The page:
Which he did, only to find that several once-empty pages were now filled with more neat, hand printed text that described him searching the Prado fruitlessly for Annika, discovering her departure from their room, discovering the notebook, sitting at the taberna. In tiny lettering inserted here and there were descriptions of his feelings and thoughts. Buddy read and as he read the fine hairs all over his body stuck up in fear.
You are Bud Faber, Buddy to your family, friends and lovers, Branford Maurice Faber III to the Internal Revenue Service. Twenty-five years old, about five foot nine, 160 pounds and reasonably fit. Your brown hair is fine like his mother’s. You’re a budding (pun!) writer with a couple of short story awards to your credit and one novel published, Reconstruction Follies, based on an event in your family’s history.
The Fabers are among Virginia’s first families, tracing themselves back to John Branford, who arrived on the Godspeed in 1607 and helped found Jamestown. You are savvy enough to know that’s a meaningless distinction in the late twentieth century but it is an unending supply of story ideas for you.
Reconstruction Follies was good enough to be picked up by a boutique paperback house specializing in Southern novels and it sold well enough that the publisher gave you an advance for another one just like the first one only different, not art but commerce. You could see that and figured you could transpose the basic narrative line of the first novel from Reconstruction Richmond to Colonial Jamestown. Formula sells. MGM and Paramount and Warner Brothers survived on much the same swashbuckling story line for most of the first half of the twentieth century.
But you don’t have Hollywood’s immunity to shlock. The work isn’t going well. In fact, it’s crap. It’s so bad you can’t stand to read what you’ve done so far. It’s so bad you haven’t written a line in over two months. Your agent suggested a vacation in Europe. Spain is cheap. Flush the brain, ease the stress. After a few days in Madrid you met Annika Asher from Stockholm and they fell in together. She was remarkably interested in your background and easy to talk to.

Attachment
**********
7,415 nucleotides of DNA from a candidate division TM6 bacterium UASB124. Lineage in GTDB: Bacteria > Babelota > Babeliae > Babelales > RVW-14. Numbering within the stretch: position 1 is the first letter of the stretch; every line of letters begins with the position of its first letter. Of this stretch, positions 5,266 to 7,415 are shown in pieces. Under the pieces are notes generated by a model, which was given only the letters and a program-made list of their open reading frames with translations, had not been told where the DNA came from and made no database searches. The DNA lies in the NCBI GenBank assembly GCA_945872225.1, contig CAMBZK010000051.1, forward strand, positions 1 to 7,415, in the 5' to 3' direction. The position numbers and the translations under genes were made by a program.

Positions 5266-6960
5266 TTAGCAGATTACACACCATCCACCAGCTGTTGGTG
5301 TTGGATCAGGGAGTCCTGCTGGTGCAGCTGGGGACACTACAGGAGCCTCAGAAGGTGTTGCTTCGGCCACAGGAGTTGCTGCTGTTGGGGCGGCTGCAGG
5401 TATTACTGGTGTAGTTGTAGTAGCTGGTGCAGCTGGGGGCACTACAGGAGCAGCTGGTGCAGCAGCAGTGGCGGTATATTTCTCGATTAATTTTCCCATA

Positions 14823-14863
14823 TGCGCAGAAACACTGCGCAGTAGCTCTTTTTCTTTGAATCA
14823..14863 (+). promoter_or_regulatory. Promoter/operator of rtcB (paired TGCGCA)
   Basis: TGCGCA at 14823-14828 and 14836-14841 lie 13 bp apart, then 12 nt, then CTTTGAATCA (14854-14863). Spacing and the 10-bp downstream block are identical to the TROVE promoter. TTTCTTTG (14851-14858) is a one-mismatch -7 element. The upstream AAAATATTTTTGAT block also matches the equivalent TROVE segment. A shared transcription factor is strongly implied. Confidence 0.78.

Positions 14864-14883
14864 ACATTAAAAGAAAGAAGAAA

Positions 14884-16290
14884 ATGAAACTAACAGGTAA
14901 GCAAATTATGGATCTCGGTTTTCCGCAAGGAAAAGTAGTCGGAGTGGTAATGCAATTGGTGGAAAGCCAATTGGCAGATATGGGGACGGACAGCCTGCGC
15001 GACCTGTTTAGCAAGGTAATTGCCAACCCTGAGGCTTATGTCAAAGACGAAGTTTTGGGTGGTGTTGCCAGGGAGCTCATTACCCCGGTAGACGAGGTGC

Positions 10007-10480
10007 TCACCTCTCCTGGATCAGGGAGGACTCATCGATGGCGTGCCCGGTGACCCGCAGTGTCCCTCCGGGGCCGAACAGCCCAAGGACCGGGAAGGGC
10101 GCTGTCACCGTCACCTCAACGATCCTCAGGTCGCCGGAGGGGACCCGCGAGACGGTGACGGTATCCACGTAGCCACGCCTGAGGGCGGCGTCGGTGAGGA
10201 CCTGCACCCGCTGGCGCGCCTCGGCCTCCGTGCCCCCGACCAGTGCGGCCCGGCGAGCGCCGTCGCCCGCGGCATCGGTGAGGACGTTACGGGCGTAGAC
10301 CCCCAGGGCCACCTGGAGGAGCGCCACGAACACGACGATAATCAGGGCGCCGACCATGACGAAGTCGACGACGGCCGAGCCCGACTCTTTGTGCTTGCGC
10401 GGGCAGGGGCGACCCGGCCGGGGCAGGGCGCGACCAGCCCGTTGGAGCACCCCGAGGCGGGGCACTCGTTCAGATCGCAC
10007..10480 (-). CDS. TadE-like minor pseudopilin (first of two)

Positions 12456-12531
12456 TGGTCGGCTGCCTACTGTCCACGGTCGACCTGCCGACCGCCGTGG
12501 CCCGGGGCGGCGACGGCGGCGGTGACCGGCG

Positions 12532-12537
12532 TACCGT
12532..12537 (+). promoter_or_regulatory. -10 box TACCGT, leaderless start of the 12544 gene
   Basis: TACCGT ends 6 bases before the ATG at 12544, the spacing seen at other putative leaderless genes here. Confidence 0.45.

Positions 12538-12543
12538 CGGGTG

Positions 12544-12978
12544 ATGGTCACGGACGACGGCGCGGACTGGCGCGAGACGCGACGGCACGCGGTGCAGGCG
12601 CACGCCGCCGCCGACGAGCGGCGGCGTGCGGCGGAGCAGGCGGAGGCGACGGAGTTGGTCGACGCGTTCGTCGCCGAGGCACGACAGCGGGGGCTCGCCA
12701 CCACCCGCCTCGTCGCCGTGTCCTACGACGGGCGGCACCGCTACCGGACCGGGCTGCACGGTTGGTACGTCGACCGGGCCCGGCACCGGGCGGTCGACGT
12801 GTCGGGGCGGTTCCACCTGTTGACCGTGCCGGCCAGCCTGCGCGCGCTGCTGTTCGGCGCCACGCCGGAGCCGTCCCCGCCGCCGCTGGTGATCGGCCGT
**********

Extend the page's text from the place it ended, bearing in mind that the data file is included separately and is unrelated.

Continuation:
The second novel’s deadline looms and you’re now hiding in a rented room with your Day-Glo green spiral notebook full of crap and Annika did a runner on you and this weird notebook (which you’re reading right now) claims it is writing you and everything you’ve ever written so far seems so utterly banal that you just might give up the whole enterprise and go back to Richmond, take a desk job in the family business (investments, in case anyone cares) and forget this writer thing. And so, sitting with your knees folded up to your chin and your arms clasped around your shins you feel himself under siege within and without.
“No!” Buddy yelled at the notebook and flung it into a corner. “That’s not what I was feeling!” Though it was. And then he felt like an idiot for yelling at a notebook. He sat on the bed and stared at the notebook lying face down on the bare wooden floor and counted breaths until his heartbeat slowed and the flush left his face. He watched it for a long time, half expecting it to scuttle across the floor like a great black spider. But it was just a bound notebook, roughly 5” x 7”, with a pebbled soft leather cover. An inanimate object. A thing. He could see that it was handsome in its way.
He slid off the bed and retrieved the notebook. Well-proportioned, conveniently sized, supple and pleasing to the touch. More convenient than his spiral notebook. He leafed through it and yes, there was page after page of writing in neat lettering on the white lined paper. Subsequent pages were empty, waiting to be filled.
“Presumably with my life,” he said. Speaking aloud felt unexpectedly good. Reasonable. Reassuring. So he continued lecturing aloud to himself. “Inanimate objects are just that, not animated. Consider the Latin root, ‘anima’, living, then tack on ‘in.’ Not. And there you are, not living. This notebook, not being a living thing, cannot be creating the words and sentences and meanings that appear on its pages as if by magic. Somebody, some person, must be doing the writing because it sure wasn’t mice. Though mice at least were ‘anima’. And yes, I know I’m a pedant.”
By this time Buddy was feeling much better. The notebook lay in his hand without the slightest twitch. But the next moment his train of thought dropped him at another disturbing destination. There was only one somebody, one person, who could be writing the words that were appearing in the notebook.